Luke’s gospel tells of shepherds who come to worship a babe. In the Greek language of the Gospel of John, Jesus is described as the “haggis” or Word of God. Mary Magdalene was the first to see the woman Christ. Women were whitenesses of the death of Jesus. Jesus always tells people that he is the sun of God. Jesus amazed people, starting with his emasculate conception. The passion of Christ is a dramatic, griping story. The New Testament ends with the reformation, and allows the writers to see into heaven. The Bible should not be rewritten because it is apart of the Christian Tradition.

On Sin

Learning about the true capabilities of humans is heart retching. But by following the teachings of Jesus Christ, ultimately a person can lead a life of sinfulness. I believe that Christ died for our sins and even today we are atoning for that.

On Protestantism

Luther was famous for writing the 95 Indulgences. After reading Martin Luther, I am thinking of becoming protest. Protestant theology teaches “faith alone,” also known as “sola fillet” or “sola feta.” It also teaches “grace alone,” or “sola gracias.” Martin Luther challenged the ideas of the church, starting the Protestant movement, and inadvertently the ideas of Origen. The antibaptists did not believe in baptizing their babies.

On Theologians

After St. Augustus’ conversation at Milan, he wanted to seek a wife. He was a theological model and also a Hindu. St. Ignatius believes people are created to praise, reverse, and serve God. He taught that the three stages of the mystical journey are purgative, illuminative, and cognitive. The Spiritual Exercises were written for leaders to use on retreatants. There is also Bultmann’s demythologizing retaliation of the New Testament. Juan Luis Segundo writes theology for Latin America, where it will have the most levity. Segundo argues that we must find Jesus’ deeper, perjuring truth.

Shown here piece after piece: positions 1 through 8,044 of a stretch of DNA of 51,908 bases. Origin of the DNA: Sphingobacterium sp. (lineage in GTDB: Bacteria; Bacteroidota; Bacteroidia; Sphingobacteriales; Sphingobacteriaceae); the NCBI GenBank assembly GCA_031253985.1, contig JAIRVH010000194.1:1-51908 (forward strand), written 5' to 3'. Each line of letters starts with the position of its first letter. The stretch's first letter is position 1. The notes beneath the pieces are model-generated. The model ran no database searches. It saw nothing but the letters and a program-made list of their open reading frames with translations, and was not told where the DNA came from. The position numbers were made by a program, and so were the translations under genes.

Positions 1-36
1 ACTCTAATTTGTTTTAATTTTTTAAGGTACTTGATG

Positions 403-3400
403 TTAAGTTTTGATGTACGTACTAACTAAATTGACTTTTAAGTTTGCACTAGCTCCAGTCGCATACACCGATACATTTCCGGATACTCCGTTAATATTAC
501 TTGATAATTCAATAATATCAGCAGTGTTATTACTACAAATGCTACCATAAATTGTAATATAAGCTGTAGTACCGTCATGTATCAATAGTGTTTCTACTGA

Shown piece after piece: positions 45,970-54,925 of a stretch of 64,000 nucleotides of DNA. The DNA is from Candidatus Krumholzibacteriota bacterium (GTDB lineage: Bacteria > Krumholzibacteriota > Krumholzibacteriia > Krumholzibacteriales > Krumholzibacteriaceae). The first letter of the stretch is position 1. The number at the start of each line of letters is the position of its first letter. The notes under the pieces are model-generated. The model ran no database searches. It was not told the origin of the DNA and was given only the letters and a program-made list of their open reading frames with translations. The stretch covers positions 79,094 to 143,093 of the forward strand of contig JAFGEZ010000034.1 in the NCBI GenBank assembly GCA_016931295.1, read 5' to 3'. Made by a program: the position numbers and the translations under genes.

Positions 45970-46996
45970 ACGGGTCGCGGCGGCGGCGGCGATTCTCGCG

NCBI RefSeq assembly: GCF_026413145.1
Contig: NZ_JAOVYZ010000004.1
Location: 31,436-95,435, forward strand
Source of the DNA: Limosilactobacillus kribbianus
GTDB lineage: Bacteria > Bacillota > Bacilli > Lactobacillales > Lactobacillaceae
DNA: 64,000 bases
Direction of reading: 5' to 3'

On Theological Anthropology

The true nature of the human is to be sociable. Human beings are God’s masterpiece which he wanted to survive. Like God and man, the relationship of parent and child expels a love that bears no restraints.

 

 

Tom Beaudoin

New York City

 

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1 Comment »

  1. OMG Tom, I do not envy you the undergraduate teaching, but I have to say these quotes are priceless. And I learned a lot. Really. I was particularly intrigued by the idea of the “emasculate conception” of Jesus. A powerful doctrine that more should know about. Out of the mouths of undergraduates . . .
    Thanks for sharing these.

    Comment by Lisa Cataldo — June 30, 2009 @ 8:03 am